Christmas 2006

Well, I had already invited Michael Richards to my hip-hop Kwanzaa party before his meltdown. I just hope he understands not to come now, because you can’t really uninvite a person. Awkward. Maybe he’ll be too busy writing his book If I Said It.

I had a good year, though. I'm still staying home with the girls. I drive them around a lot, but there's still time for naps. I became an Ebay Super Seller this year. I don’t know what that means, but at least I have something to fill the six-year gap on my resume. While auctioning off personal possessions, I also multitasked by playing poker on a site based in Gibraltar that—like much of the world—thumbs its nose at the United States, which this year made poker—a game America invented—illegal to play online. I continue to play despite the new law, however, because I consider myself the Rosa Parks of internet wagering, and not just because people love it when rich white guys compare themselves to her. My dedication paid off in December when I won a poker tournament at the Flamingo in Las Vegas. No wonder I was Time magazine's Person of the Year.

Jacqueline, almost 9, is loving 4th grade at Seattle Country Day School. Her favorite subject is science, and the school has a way-cool science lab. (For 4th graders! I know!) If only their report cards had grades instead of smiley vs. frowny face. Jackie (as she prefers) ran on the school cross-country team again this year and ran an entire mile without stopping. She took up skiing last winter and went to Crystal every Friday in January and February as part of her school’s “Winterim” program.

This summer, Jacqueline and I took an open-cockpit biplane ride over Seattle; it was a reward for her memorizing the multiplication table through 12. We brought water balloons, but the pilot said no. Jacqueline also started a little business selling monkey-themed items. As further proof she's not so little anymore, her Halloween costume this year was dead rock star.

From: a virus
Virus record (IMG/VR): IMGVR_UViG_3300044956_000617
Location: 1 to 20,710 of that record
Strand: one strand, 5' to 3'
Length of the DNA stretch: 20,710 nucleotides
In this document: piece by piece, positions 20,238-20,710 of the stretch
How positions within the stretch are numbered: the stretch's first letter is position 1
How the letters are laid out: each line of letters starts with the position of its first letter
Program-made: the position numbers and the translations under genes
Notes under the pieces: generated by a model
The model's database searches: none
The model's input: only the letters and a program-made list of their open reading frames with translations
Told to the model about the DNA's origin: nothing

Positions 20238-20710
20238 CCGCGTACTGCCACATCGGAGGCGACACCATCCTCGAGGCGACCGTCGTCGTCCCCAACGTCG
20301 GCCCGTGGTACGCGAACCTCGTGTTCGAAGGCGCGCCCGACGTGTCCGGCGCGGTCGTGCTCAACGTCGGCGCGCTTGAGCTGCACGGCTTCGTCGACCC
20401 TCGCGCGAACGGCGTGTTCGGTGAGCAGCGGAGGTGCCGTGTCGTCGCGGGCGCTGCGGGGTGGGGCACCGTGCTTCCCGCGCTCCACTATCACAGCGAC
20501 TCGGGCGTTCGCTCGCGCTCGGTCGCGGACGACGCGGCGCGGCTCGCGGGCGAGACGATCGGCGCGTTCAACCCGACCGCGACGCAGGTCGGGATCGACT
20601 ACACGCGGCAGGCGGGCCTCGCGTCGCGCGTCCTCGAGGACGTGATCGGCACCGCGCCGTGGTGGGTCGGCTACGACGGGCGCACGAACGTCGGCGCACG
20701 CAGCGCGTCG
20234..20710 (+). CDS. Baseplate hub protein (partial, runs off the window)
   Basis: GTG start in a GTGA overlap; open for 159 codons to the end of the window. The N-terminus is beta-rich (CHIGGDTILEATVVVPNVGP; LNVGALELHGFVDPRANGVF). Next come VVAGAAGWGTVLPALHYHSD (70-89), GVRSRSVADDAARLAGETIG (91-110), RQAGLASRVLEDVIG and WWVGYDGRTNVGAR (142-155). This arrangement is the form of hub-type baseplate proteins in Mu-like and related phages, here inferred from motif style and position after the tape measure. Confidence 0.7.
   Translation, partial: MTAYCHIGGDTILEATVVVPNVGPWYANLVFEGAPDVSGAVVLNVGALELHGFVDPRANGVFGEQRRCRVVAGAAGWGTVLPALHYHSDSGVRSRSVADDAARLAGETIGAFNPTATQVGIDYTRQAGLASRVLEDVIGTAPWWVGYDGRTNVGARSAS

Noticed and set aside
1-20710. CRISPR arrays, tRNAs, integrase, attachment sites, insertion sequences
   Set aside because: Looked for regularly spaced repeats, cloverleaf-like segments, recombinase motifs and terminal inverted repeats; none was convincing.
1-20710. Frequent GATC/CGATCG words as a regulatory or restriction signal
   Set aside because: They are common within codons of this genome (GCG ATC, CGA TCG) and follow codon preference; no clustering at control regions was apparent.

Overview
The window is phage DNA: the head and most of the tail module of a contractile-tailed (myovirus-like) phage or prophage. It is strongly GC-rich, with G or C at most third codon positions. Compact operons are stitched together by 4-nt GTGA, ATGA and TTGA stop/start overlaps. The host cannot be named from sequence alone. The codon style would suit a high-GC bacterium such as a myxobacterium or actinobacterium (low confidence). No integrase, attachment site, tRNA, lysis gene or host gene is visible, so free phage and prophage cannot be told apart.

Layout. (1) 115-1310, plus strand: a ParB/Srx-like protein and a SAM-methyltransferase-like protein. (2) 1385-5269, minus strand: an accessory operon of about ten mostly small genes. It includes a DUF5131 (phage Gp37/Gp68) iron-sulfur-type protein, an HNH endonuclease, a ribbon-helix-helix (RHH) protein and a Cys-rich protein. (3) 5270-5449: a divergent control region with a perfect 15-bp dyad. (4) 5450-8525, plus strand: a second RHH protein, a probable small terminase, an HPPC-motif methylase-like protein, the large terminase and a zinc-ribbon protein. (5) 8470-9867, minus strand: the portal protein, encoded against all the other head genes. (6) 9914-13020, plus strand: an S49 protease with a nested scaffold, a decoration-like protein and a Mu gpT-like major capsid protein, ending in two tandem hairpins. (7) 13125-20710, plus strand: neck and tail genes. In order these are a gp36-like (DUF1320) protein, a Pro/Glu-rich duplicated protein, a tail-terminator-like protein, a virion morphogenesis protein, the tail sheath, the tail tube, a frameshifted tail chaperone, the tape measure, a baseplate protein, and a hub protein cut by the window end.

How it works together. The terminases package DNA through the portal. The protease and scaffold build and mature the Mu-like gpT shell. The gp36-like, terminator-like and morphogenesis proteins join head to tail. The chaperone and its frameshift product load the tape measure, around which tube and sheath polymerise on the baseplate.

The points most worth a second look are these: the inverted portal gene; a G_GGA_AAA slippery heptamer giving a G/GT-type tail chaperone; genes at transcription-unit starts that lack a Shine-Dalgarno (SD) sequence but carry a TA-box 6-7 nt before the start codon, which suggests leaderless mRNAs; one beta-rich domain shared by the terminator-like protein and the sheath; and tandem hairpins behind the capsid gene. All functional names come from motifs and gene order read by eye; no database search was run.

Jacqueline’s firebelly toad, Coolio (2005-2006), passed on this year. He ate crickets, which are adept at leaping from Death Row at meal times. The escapees find their way to the basement, where they hide and chirp the night away. They’re actually kind of peaceful; it’s like you’re camping. Some people might not like having their house infested with crickets, but I imagined them in top hats and spats, advising the cat on matters of conscience.

Veronica turned 3 this year and got her first haircut. She also started preschool. It’s a Co-op preschool, which at first I thought meant the kids would be kept in pens like chickens, but then I saw the hyphen. She loves it. She is a gregarious child, yet she will sit and do something by herself for twenty minutes or more, which is a lifetime—or a significant fraction thereof—for a 3-year-old. The co-op part means every parent works a couple days a month at the school and also has some other job. My job is putting out the monthly school newsletter and contributing one article each month. They never said the articles had to be informative or helpful, and that’s where they made their mistake.